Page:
All associations do good work. You provide worthwhile services, tools, and information, but sometimes fail to explain them in a clear and meaningful way.
A strong value proposition is a key to making more connections with members. It is made up of one or more benefit statements, sometimes called key messages. These state what a member should expect from you and show them how your product or service benefits them.
The goal of synthesizing your information is to analyze the research so you can use it to create a value proposition. The following tasks will help you analyze the information you collected. Assign someone to take the lead, then have the leader share the results with your staff.
A focus group consists of individuals representing a target audience or market. These individuals are asked their perceptions or opinions of an existing or contemplated association product, program, or service. Their responses provide qualitative feedback.
Surveys are best for gathering written responses from a large target audience with minimal employee involvement, especially if you want to show results numerically.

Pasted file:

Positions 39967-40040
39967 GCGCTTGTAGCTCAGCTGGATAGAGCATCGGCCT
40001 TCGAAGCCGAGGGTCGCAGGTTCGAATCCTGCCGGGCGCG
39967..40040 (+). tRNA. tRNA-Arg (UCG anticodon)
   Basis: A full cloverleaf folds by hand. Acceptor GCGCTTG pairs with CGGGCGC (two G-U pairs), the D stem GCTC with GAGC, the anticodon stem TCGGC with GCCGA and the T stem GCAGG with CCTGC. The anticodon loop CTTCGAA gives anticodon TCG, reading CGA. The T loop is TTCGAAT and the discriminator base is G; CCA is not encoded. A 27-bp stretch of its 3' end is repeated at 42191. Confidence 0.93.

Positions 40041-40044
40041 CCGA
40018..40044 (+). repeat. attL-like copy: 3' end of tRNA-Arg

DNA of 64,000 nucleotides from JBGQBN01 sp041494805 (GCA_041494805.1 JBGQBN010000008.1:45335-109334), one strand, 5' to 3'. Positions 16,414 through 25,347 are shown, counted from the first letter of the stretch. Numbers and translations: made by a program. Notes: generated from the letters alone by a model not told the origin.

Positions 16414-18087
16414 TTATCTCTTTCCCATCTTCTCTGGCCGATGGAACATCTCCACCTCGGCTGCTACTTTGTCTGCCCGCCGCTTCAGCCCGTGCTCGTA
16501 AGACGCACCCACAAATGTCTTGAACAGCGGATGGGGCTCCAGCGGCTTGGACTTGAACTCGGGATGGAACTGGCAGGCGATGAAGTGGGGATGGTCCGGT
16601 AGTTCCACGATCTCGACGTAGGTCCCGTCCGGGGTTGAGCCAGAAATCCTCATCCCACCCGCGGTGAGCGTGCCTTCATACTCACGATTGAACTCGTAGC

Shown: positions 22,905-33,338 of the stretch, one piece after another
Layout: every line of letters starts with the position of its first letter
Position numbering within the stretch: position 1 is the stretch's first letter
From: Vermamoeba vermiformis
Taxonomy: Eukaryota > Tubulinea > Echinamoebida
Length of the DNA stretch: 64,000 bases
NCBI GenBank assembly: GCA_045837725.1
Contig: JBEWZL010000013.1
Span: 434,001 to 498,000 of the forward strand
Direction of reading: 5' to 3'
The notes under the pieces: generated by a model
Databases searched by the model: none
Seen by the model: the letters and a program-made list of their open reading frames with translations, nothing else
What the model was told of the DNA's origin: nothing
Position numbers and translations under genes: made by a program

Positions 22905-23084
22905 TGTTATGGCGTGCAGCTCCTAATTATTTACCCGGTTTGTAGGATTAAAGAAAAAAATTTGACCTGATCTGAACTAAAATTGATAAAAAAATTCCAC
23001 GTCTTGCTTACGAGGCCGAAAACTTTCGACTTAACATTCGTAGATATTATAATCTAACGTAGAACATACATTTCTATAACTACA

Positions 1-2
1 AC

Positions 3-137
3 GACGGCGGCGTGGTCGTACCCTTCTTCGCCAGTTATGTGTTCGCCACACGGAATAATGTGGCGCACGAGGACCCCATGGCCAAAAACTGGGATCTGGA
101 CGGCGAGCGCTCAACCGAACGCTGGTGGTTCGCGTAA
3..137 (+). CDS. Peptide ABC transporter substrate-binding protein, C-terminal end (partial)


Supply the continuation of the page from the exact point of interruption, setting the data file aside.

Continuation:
Collecting member data can be accomplished in a number of different ways. The decision depends on what you need to know; where the information resides; resources and time available; complexity of the data to be collected; and if you want to repeat the process in the future to measure change.
When defining the value proposition, local associations need to identify their target audiences. Who are you looking to attract through your programs, products, and services? Brokers should be a target audience since they have the power to increase or decrease membership.
This checklist provides an overview of what you need to consider as you develop your association’s value proposition statement.
A value proposition is the unique statement of the value an association offers its members. It differentiates why being a member is different than not being one. It’s the reason members should pay their dues, invest in a class, or invest in new technology. It is a promise of what they will receive in exchange for their investment.
There are a number of reasons to create a value proposition for your association:
Work Group Purpose
To determine the need for an AE mentor group and develop guidelines and parameters for creating such a group, if warranted.
Work group members discussed the need for an NAR-hosted AE mentor program. There was a consensus among work group members that a national AE mentor group is needed.